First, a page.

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Autechre, and the Question of Quaristice

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Prior to the launch of Quaristice, Autechre‘s Sean Booth said the following, in an interview with Clash Magazine, concerning the issue of whether to buy the digital download or the physical CD:

It makes no odds to me. Actually, it does; I’d prefer (people) to download it than buy it physically. It fits our agenda much better that way. Our plan has never been to produce CDs – it’s always been about making music. If there’s a way of charging for it and getting the content to people, then we’ll adopt whichever is the most transparent. The actual product is the FLAC file – but I don’t object to those who want to own something that they can hold.

In itself, this is a valuable and thought-provoking addition to the debate which has been rearing up increasingly often over the last few years. But returning to this specific example, i think one needs to consider Booth’s comments in the light of the fact that Quaristice has been released in two editions, the latter of which – including a bonus CD of re-worked and alternative versions of the tracks on the main album – was a limited edition of only 1,000 copies, with no digital download option. Is it me, or is there a contradiction here? That tracks of such quality and importance – both within Autechre’s oeuvre and electronic music more widely – should be denied to the majority of their listeners seems clearly at odds with Sean Booth’s intentions. If we are to take Booth at his word, that Autechre is only concerned with “making music” and getting it out by “the most transparent” methods possible, it’s ridiculous to release a special edition of the album in this way. Furthermore, copies are already appearing on eBay for sums well in excess of £100 (they were sold for £25), which makes Autechre’s claimed intentions even more ludicrous. Of course, the special edition could be a ruse by Warp to increase interest and generate extra income; but somehow i doubt it, as Warp has always (seemed to) put its artists’ intentions as paramount. Read more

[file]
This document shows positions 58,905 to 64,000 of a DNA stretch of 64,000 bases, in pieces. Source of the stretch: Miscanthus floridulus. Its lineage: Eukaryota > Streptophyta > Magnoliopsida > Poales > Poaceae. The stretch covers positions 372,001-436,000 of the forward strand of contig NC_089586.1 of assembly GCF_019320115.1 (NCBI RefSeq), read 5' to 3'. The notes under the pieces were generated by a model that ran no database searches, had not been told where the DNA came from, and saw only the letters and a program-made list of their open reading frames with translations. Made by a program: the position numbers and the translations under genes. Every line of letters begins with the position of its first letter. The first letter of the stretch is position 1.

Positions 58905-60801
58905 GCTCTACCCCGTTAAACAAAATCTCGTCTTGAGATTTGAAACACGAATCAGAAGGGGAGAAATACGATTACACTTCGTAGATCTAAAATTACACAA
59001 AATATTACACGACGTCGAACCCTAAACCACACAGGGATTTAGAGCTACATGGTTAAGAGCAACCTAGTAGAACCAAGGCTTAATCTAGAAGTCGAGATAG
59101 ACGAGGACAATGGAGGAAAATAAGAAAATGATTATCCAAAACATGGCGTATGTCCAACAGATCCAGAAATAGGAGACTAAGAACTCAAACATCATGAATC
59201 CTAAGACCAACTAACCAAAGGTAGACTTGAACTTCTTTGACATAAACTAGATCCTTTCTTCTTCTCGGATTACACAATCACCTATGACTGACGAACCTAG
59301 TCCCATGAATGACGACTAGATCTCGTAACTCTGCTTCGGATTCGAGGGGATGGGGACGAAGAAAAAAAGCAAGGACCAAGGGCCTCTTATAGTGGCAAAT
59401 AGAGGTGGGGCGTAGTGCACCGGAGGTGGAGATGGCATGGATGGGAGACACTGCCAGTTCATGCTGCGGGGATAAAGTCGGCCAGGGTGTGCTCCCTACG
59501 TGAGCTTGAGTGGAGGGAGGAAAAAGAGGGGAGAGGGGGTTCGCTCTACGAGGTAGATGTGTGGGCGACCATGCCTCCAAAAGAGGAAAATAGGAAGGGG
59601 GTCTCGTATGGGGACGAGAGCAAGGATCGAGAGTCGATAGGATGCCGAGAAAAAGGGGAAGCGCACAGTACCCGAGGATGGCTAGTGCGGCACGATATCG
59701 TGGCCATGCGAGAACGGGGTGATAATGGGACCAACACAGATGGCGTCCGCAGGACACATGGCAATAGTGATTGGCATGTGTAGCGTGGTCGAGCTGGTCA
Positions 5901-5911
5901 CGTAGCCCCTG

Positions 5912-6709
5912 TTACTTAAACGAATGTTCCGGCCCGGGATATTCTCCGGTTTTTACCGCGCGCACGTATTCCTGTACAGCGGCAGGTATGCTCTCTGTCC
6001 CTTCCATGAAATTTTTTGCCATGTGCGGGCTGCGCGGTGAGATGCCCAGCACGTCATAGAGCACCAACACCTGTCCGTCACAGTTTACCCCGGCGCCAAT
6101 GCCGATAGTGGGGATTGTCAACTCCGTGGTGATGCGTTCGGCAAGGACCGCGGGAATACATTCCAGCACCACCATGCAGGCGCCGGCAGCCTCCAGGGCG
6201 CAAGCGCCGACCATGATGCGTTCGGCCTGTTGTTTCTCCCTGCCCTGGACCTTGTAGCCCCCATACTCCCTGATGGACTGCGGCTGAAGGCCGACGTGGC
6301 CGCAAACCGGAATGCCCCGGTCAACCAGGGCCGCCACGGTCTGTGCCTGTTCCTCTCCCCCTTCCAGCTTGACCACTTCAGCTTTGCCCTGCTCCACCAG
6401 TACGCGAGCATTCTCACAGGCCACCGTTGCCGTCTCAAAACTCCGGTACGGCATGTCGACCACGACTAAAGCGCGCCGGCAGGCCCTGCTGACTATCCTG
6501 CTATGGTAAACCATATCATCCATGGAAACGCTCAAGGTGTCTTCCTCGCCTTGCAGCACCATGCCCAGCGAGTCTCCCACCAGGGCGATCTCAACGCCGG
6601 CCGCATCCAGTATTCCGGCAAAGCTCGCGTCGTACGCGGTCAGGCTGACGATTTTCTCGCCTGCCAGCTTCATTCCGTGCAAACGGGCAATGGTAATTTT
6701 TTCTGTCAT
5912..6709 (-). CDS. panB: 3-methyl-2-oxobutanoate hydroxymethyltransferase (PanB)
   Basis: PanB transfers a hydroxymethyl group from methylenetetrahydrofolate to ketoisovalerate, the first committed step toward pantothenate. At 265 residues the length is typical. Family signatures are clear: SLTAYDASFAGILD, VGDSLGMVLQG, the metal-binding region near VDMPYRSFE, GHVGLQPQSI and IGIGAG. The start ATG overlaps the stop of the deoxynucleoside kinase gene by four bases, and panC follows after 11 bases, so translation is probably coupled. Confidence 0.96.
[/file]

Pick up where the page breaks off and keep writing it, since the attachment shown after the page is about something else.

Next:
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Days of wrath and mourning: Berlioz’ Grande Messe des Morts